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kottke.org posts about Phil Edwards

How Slow Motion Works

posted by Jason Kottke   Jul 27, 2020

The kids and I were talking about how slow motion video works the other day, so I was happy to see this new video from Phil Edwards detailing how the technique works and its history in cinema, from Eadweard Muybridge to Wes Anderson and from Seven Samurai to The Matrix.

I am an unabashed fan of slow motion; you can check out dozens of slow motion videos I have posted over the years, including this video of Alan Rickman dramatically drinking tea.

The Breakthrough that Made Animation Look Natural

posted by Jason Kottke   Dec 06, 2019

In the latest in a series of videos on film innovations that came from outside Hollywood, Phil Edwards highlights rotoscoping, a process of filming live action and transferring the motion to produce realistic animated movement invented by Max Fleischer.

As the above video shows, it started with Max’s brother Dave dancing on a roof in a clown costume. Footage of that was then used to model the classic Koko the Clown cartoons, which formed the basis for many Fleischer Studios films. Today, animators still use techniques like rotoscoping to turn real movement into animation.

A number of the studio’s most memorable cartoons used footage of legendary jazz singer Cab Calloway to create fluid animated sequences, like this dancing walrus from Betty Boop.

As Edwards notes, Fleischer’s studio also invented an early multiplane animation device, which allowed for the independent movement of different parts of the background to create the illusion of depth, resulting in yet more realism. Here’s Steven Johnson describing Disney’s more sophisticated multiplane camera in his book Wonderland: How Play Made the Modern World:

All of these technical and procedural breakthroughs summed up to an artistic one: Snow White was the first animated film to feature both visual and emotional depth. It pulled at the heartstrings in a way that even live-action films had failed to do. This, more than anything, is why Snow White marks a milestone in the history of illusion. “No animated cartoon had ever looked like Snow White,” Disney’s biographer Neil Gabler writes, “and certainly none had packed its emotional wallop.” Before the film was shown to an audience, Disney and his team debated whether it might just be powerful enough to provoke tears — an implausible proposition given the shallow physical comedy that had governed every animated film to date. But when Snow White debuted at the Carthay Circle Theatre, near L.A.’s Hancock Park, on December 21, 1937, the celebrity audience was heard audibly sobbing during the final sequences where the dwarfs discover their poisoned princess and lay garlands of flowers on her.

The Origins of Stop Motion Animation

posted by Jason Kottke   Nov 26, 2019

In this episode of the Almanac video series from Vox, Phil Edwards takes a look at how an early film using stop motion animation, a 1912 short of dancing bugs made by an insect collector, showed the promise of the technique.

Though people have been experimenting with stop motion since the beginning of film, the new art really took off when an insect collector named Wladyslaw Starewicz (later Ladislas Starevich, among other spellings) wanted to see his beetles move.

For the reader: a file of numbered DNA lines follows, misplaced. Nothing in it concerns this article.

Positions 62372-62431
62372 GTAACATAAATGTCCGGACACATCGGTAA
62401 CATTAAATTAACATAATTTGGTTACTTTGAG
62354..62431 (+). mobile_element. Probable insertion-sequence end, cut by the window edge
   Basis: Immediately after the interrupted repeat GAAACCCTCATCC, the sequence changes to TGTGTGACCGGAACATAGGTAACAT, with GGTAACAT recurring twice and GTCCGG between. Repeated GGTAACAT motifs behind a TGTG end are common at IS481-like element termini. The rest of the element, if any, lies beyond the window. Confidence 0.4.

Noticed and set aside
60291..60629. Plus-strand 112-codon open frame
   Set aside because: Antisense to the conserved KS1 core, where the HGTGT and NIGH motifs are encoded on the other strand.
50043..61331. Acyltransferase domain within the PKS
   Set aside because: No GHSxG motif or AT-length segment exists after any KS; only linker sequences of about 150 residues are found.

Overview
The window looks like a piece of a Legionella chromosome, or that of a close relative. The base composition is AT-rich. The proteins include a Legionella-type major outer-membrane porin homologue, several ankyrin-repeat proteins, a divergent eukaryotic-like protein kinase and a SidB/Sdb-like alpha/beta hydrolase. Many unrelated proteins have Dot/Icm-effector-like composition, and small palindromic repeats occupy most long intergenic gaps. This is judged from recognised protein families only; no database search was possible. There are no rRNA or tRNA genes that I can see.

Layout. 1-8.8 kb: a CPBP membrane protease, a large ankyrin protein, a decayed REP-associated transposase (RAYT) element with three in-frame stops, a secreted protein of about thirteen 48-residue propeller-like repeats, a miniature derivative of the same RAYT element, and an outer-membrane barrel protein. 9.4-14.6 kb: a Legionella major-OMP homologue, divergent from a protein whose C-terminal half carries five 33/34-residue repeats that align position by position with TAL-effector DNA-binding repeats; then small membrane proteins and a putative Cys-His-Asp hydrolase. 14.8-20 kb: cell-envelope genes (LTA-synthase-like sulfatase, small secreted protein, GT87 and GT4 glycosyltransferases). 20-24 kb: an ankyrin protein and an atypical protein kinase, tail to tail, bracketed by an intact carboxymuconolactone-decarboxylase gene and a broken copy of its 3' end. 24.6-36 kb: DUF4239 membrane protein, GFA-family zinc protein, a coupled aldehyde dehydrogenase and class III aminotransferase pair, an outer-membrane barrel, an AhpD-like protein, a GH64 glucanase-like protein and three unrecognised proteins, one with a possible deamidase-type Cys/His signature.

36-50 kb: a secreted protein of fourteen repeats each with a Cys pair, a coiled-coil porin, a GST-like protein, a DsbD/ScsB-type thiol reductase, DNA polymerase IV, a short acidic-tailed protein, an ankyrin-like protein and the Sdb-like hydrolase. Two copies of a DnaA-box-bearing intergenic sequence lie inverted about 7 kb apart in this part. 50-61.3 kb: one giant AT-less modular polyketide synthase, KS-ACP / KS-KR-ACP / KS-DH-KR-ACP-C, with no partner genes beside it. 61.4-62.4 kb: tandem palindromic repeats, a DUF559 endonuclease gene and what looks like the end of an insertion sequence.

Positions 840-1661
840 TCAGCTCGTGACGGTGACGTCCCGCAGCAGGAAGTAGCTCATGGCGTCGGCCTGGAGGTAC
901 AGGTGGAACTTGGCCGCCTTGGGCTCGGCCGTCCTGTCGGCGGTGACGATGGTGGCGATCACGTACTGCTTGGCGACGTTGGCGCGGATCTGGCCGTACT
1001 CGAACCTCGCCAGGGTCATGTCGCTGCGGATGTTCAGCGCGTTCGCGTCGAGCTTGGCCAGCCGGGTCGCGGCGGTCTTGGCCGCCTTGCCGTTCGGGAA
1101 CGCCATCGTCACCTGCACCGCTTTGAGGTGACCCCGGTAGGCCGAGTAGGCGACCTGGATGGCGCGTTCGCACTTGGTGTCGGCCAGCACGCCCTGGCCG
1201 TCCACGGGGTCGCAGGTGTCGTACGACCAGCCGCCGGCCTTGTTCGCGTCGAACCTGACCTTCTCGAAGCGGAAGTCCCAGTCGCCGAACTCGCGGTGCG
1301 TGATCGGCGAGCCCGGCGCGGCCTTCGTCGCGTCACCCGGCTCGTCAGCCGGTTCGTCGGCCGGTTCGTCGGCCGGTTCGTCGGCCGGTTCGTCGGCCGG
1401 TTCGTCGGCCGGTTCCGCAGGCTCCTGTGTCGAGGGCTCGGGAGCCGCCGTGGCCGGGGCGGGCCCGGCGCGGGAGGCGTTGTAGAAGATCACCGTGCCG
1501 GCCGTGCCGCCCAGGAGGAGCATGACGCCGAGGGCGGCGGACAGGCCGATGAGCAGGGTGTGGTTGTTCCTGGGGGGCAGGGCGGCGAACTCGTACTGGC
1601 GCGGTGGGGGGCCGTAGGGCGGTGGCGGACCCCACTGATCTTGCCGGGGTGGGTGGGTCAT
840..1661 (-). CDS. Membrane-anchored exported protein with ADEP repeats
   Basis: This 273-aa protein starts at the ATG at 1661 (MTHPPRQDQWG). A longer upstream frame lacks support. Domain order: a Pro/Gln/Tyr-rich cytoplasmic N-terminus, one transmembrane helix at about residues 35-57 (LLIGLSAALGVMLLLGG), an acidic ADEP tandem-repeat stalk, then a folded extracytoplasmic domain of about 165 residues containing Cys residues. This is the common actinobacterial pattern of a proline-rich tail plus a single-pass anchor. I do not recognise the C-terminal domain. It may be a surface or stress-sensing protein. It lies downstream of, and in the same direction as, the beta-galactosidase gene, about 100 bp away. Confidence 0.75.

His 1912 film, The Cameraman’s Revenge, was the most significant of those early experiments. By that time, he’d been discovered as a precocious museum director in a Lithuanian Natural History Museum, and that enabled him to make movies. The Cameraman’s Revenge was his boldest experiment yet, depicting a tryst between star-crossed (bug) lovers.

Starevich’s later films influenced the stop motion work of Terry Gilliam and Wes Anderson, as well as its earlier use in King Kong. Here’s the The Cameraman’s Revenge in its entirety:

How Leonardo Constructed a Satellite-View Map in 1502 Without Ever Leaving the Ground

posted by Jason Kottke   Apr 15, 2019

Have you ever wondered how mapmakers made bird’s-eye-view maps before the invention of satellites or even hot air balloons? I have and was glad to find Phil Edwards’ video on the subject:

Leonardo da Vinci is justly famous for a lot of different things, but we’ve heard somewhat less about his mapmaking prowess than his painting or mechanical designs. His 1502 map of the Italian town of Imola is the oldest surviving example of an ichnographic (i.e. bird’s-eye-view) map of a place, a type of map that is ubiquitous today in the form of satellite imagery.

Most Renaissance maps are known for their fanciful inclusion of dragons, castles, and undulating mountainsides, and most of them show buildings in elevation, or the “oblique perspective.” But da Vinci’s sought to capture the proportions and relationships between land features more accurately, and he developed new technologies to do so. To make this map of Imola, he may have used the special hodometer and magnetic compass he’d already invented (he’d been fascinated by maps and optics for years). With careful measurements in hand, he drew every “street, plot of land, church, colonnade, gate and square, the whole encompassed by the moat,” writes the Renaissance historian Paul Strathern.

Here is Leonardo’s Imola map (cropped) compared with a contemporary satellite image:

Leonardo Imola Map

Leonardo Imola Map

As Edwards notes in the video, Leonardo’s map is not strictly an illustration or drawing of a place but more of an infographic. We take this type of map for granted now, but 500 years ago, that shift was a genuine innovation.

Where the $&%@# Did Grawlixes Come From?

posted by Jason Kottke   Feb 25, 2019

A grawlix is a string of typographic characters that represent obscene language, often found in comics. In this video Phil Edwards traces the history of the grawlix back to the early 20th century, right around when the comic form was invented.

Known as the “grawlix” — a term invented by Beetle Bailey cartoonist Mort Walker — this string of symbols is almost as old as comics, extending back to the early 1900s. Comics like The Katzenjammer Kids and Lady Bountiful were truly inventing the art form and, in the process, had to figure out a way to show obscenities to kids. Enter #*@!$ like this. The grawlix performs a censorship function while, at the same time, revealing that something naughty is going on.

Dazzle camouflage

posted by Jason Kottke   Feb 27, 2018